If you've been working for a while, chances are you've found yourself in an interview with someone who tells you you're "overqualified." Interviews are quite a nerve-wracking situation and at first it sounds like a compliment. But if you're like most people, you're left bewildered, wondering what interviewer meant. Today we're going to address this as a response to a question from one of our subscribers.
QUESTION FROM A SUBSCRIBER:
I've enjoyed your articles very much and have used some of information in my job search successfully. However, I have two pressing questions I want to ask. What is a job seeker to do when they are told repeatedly in interviews they are allegedly over-qualified? I have been on interviews for positions that are almost exactly like one I was laid-off from recently. However, interviewers flat out tell me that although I have impressive and desirable credentials, they feel I'm over-qualified. My second concern pertains to compensation. In rare events that I haven't been "over-qualified", I have managed to avoid discussing this taboo, yet all-important topic since this is what really drives companies to hire a particular candidate. In unfortunate event topic comes up before getting an offer, I have given a "range" as to what I'd expect based on area living standards, what such a position fetches for in industry as a whole, and obviously my credentials. I have tried various tactics from selling myself extremely short all way up to "no way in hell" for pay ranges, but regardless, I get form letter saying thanks for interviewing, but keep looking for a job. It's a catch-22 here it seems. On one hand I'm over-qualified, but when I'm not, I apparently ask for too much money even if I just state a reasonable range and justify my given range. Am I over-simplifying this or is there something else going on here that I'm unaware of? -J.H.
J.H., Thanks for your email and for compliments!
It sounds like when employers say you're overqualified, they're looking at your qualifications and realizing that they'd have to pay you a salary that's on high-end of salary range. And it sounds like you're expecting that high-end salary yourself.
I think in a good economy, employers can afford to hire "overqualified" individuals. Sometimes, if job market is tight - as it was a few years ago - employers might have no choice because less expensive and less qualified people are all working elsewhere.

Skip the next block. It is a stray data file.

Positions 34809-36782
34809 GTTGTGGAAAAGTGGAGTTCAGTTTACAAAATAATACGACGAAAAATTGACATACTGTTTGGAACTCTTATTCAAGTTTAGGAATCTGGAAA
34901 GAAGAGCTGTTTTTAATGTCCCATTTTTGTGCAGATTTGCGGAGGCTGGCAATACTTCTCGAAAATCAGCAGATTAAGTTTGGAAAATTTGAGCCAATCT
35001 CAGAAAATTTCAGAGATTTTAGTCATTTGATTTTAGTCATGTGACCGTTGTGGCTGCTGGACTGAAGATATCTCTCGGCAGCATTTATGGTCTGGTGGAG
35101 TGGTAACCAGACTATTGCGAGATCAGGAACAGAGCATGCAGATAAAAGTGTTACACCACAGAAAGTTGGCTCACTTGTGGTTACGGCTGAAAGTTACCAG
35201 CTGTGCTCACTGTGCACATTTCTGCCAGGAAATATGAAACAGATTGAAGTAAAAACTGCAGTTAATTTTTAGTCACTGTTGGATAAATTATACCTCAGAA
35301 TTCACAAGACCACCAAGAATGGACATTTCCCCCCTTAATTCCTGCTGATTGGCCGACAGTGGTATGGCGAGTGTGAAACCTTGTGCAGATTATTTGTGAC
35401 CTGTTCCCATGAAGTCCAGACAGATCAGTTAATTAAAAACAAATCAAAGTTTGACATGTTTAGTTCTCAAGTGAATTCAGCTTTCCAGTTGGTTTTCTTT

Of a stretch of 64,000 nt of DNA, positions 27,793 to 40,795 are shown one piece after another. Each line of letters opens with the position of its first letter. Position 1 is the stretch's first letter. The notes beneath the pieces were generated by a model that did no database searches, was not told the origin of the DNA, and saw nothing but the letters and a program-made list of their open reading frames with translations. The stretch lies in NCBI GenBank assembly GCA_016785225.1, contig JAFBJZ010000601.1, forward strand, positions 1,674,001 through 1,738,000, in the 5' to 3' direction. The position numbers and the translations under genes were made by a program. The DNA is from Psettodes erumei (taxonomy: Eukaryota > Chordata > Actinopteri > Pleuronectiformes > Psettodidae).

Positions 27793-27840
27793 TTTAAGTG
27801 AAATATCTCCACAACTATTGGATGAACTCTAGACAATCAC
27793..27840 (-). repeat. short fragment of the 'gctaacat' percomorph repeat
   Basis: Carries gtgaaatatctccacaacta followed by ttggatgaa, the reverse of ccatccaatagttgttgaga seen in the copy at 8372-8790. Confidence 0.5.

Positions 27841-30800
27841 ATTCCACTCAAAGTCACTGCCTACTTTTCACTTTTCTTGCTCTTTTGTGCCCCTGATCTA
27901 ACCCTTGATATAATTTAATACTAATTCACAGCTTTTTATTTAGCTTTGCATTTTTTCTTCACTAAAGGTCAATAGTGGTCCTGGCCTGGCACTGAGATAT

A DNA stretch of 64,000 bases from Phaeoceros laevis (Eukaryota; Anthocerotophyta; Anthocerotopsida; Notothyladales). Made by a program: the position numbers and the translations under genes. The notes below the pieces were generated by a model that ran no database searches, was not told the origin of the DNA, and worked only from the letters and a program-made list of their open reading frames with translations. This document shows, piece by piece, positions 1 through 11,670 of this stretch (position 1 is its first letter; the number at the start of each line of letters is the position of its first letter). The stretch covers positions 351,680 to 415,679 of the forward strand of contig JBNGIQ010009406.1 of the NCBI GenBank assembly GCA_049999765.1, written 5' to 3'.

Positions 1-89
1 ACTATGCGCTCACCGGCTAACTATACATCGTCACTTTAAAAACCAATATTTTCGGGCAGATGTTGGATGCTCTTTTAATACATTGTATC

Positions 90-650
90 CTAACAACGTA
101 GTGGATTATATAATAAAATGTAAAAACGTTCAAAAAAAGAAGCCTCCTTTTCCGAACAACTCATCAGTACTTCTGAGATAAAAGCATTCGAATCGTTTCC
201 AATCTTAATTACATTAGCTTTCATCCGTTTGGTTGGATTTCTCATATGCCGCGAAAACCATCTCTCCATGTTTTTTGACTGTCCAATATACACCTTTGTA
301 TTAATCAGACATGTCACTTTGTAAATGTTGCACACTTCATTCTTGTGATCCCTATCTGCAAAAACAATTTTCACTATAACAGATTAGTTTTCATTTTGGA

I'm not sure what kind of work you do so it's difficult to get into particulars..
One option would be to go for a job with a lower salary. By now, you probably know types of companies and positions that are not willing to pay for your qualifications. You could go into interviews with these companies and explain before they even start asking you questions that you really want to work for their firm and you're willing to work for a salary on low end of range. By preemptively addressing salary question, you make it clear that you're not expecting a higher salary. This will make employer more comfortable with idea of offering you position and help alleviate their concerns that you would jump ship as soon as a sweeter offer comes along. Another approach to getting a job with a lower salary would be to remove some of qualifications from your resume. You don't want to lie on your resume, but you can legitimately omit certain facts. For example, if you graduated Phi Beta Kappa or Magna Cum Laude, you are not obligated to list that on your resume.
If you want to get a job with a higher salary, you might want to try working for a different type of company. There is often a difference in salary between jobs that are in company's "line of business" versus support/staff jobs. For example, an accountant working for a corporation to help maintain their books and records or do their taxes, would be working in a staff job that company would view as an expense or cost center. Companies work hard to minimize their costs (and therefore salaries) in cost center departments.